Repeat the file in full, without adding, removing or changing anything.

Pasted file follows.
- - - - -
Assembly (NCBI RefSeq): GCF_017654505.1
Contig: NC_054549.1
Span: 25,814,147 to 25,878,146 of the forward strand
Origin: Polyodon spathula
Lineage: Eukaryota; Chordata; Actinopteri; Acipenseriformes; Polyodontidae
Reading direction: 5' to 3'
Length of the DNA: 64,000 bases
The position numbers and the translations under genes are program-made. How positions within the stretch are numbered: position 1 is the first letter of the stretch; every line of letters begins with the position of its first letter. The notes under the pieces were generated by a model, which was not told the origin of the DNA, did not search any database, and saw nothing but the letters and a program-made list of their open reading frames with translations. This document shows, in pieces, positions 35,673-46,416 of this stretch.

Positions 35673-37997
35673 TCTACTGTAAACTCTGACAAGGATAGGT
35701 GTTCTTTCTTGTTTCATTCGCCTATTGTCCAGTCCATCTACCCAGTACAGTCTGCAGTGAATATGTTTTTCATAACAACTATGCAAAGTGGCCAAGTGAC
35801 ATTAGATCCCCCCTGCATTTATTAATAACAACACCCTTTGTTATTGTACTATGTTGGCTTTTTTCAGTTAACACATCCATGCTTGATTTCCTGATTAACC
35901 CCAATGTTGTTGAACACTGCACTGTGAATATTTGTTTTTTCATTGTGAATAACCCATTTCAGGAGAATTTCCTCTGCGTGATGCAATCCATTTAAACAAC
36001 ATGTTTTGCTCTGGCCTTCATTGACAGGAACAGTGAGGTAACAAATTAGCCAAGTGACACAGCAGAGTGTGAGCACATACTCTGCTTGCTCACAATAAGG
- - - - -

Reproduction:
Assembly (NCBI RefSeq): GCF_017654505.1
Contig: NC_054549.1
Span: 25,814,147 to 25,878,146 of the forward strand
Origin: Polyodon spathula
Lineage: Eukaryota; Chordata; Actinopteri; Acipenseriformes; Polyodontidae
Reading direction: 5' to 3'
Length of the DNA: 64,000 bases
The position numbers and the translations under genes are program-made. How positions within the stretch are numbered: position 1 is the first letter of the stretch; every line of letters begins with the position of its first letter. The notes under the pieces were generated by a model, which was not told the origin of the DNA, did not search any database, and saw nothing but the letters and a program-made list of their open reading frames with translations. This document shows, in pieces, positions 35,673-46,416 of this stretch.

Positions 35673-37997
35673 TCTACTGTAAACTCTGACAAGGATAGGT
35701 GTTCTTTCTTGTTTCATTCGCCTATTGTCCAGTCCATCTACCCAGTACAGTCTGCAGTGAATATGTTTTTCATAACAACTATGCAAAGTGGCCAAGTGAC
35801 ATTAGATCCCCCCTGCATTTATTAATAACAACACCCTTTGTTATTGTACTATGTTGGCTTTTTTCAGTTAACACATCCATGCTTGATTTCCTGATTAACC
35901 CCAATGTTGTTGAACACTGCACTGTGAATATTTGTTTTTTCATTGTGAATAACCCATTTCAGGAGAATTTCCTCTGCGTGATGCAATCCATTTAAACAAC
36001 ATGTTTTGCTCTGGCCTTCATTGACAGGAACAGTGAGGTAACAAATTAGCCAAGTGACACAGCAGAGTGTGAGCACATACTCTGCTTGCTCACAATAAGG